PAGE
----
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Getting around in Venice – Lonely Planet

A woman in rubber boots walking over St Mark's square in Venice during acqua alta in venice

One of the many reasons Venice is such a popular city to visit is its unique infrastructure and layout. Public transport and getting around on foot will never be run of the mill in a city with canals instead of roads.

It takes some getting used to – a relaxed attitude and the knowledge that moving around Venice and the islands of the Lagoon doesn’t come cheap certainly help – but our top tips are here to help you find your way. Here is everything you need to know about the floating city’s vaporettos, buses, tickets and everything in between.

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If you’re here in autumn, pack your rubber boots in case of acqua alta © nullplus / Getty Images

The easiest and cheapest way to get around Venice is on foot

Walking remains the best way to get around the six sestieri of Venice. The city on the Lagoon is relatively small – going from the Santa Lucia railway station to Piazza San Marco will take you around thirty minutes on foot, for example – and its main sights are usually well-marked and easy to find. Although you should probably arm yourself with a good GPS and a nice map, the unconventional layout of Venice’s streets and alleyways can thwart even the best sense of direction.

Walking along the canals is the perfect way to get to know the city and will allow you to discover hidden corners and squares you might otherwise miss. There’s no need to worry about acqua alta – the city deploys walkways in case the streets get flooded, but it’s always wise to have some rain boots ready to go if you plan to visit in autumn.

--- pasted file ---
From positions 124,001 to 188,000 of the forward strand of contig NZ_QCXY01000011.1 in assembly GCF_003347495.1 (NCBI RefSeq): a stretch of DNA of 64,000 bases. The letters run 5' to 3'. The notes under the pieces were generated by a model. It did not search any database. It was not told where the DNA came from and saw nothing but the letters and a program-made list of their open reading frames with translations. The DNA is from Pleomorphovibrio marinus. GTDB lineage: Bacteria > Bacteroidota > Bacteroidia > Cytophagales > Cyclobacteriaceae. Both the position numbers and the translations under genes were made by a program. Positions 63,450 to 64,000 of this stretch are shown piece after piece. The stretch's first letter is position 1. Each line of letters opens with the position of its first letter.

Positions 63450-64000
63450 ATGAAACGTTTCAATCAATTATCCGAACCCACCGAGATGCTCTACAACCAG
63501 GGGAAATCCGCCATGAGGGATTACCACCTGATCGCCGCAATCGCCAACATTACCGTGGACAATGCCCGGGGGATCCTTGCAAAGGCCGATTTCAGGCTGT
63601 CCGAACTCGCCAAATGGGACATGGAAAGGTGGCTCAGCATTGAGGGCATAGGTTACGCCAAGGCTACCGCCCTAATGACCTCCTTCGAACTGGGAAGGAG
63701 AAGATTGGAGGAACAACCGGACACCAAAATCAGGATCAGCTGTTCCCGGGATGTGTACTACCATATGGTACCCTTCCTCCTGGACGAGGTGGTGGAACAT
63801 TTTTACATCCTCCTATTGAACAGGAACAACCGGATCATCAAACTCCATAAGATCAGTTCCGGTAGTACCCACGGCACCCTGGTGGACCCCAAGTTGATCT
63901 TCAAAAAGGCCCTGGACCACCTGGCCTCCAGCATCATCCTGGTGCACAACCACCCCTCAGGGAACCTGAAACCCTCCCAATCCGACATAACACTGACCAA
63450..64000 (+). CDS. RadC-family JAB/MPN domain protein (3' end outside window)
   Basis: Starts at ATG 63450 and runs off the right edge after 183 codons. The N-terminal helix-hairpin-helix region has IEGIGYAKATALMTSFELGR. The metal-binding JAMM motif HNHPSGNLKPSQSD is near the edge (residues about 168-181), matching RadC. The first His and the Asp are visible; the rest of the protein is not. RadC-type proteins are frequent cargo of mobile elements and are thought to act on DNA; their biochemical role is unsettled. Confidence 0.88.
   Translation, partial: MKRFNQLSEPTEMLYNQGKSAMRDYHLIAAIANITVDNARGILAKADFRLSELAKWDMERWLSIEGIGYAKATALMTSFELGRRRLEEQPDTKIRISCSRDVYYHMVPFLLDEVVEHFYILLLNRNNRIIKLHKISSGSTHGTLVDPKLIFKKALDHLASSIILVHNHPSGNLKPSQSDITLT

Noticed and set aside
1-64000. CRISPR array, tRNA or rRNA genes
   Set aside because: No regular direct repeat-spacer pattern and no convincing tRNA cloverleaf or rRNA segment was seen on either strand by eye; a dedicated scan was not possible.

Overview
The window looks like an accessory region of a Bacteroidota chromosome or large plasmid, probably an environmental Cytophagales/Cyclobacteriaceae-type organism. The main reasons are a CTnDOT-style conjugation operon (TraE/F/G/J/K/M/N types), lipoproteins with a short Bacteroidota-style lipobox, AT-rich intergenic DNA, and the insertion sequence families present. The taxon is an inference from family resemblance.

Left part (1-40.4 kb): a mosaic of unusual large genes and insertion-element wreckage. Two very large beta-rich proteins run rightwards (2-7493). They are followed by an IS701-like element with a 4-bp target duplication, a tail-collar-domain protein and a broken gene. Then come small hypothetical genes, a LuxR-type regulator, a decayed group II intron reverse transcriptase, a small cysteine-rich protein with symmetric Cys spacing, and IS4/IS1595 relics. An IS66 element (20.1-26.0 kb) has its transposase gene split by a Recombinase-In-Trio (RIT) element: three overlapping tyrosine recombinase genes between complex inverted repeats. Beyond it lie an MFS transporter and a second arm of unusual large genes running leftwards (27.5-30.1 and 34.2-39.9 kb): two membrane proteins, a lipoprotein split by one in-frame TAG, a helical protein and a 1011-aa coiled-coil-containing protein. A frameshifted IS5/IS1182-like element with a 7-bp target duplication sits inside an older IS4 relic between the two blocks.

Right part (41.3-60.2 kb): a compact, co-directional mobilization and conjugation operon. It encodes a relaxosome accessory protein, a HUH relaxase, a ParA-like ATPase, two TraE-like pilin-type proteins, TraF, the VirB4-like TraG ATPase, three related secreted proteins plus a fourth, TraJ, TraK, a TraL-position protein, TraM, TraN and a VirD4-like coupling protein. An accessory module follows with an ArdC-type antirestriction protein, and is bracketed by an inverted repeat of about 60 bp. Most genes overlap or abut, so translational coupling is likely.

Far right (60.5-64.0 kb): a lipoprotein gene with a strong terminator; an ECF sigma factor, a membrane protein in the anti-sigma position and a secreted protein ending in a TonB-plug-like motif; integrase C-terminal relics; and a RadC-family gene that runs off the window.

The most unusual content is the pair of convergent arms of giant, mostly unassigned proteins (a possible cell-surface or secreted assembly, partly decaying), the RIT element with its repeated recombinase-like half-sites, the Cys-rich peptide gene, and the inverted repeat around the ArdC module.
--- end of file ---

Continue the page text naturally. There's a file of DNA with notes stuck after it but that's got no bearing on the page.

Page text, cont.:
Who needs a bus when you have a vaporetto

Vaporettos are one of the staples of the Lagoon. Where “normal” cities have buses (Venice included – in its mainland area), the Serenissima has what are essentially floating buses. The vaporetto service is run by Venice’s municipal public transport system, ACTV, and it connects all main points of interest in both the six sestieri and the other islands of the Lagoon. There are several lines of vaporettos divided into four main categories, the most relevant to tourists being the “city center lines” 1 and 2, which sail along the Grand Canal. 

Vaporettos are quite expensive, and it’s better to buy your ticket beforehand and validate it at the machine next to the stop to avoid the additional fee for purchasing onboard – a single ticket, valid for 75 minutes, comes…

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